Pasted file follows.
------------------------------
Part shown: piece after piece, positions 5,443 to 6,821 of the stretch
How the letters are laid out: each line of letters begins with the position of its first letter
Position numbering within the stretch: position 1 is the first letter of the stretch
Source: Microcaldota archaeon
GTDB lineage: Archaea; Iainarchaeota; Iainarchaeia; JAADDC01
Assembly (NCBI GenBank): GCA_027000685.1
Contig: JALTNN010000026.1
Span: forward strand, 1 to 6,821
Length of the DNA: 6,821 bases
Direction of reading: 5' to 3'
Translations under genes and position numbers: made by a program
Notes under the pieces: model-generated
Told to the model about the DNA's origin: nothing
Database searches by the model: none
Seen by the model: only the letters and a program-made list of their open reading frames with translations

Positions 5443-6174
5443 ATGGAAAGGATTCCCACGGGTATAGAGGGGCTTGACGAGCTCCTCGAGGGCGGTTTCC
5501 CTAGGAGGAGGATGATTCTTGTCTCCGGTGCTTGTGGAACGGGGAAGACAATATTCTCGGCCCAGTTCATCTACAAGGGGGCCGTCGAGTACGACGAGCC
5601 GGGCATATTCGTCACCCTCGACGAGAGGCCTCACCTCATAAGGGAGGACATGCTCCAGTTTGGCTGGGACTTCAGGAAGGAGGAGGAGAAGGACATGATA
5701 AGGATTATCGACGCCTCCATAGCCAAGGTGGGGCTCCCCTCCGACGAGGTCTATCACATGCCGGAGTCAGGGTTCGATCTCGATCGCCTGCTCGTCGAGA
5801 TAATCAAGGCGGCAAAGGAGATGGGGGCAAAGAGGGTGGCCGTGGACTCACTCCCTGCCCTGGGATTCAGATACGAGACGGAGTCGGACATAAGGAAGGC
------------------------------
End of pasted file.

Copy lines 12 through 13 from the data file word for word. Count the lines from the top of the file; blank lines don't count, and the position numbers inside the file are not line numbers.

Notes under the pieces: model-generated
Told to the model about the DNA's origin: nothing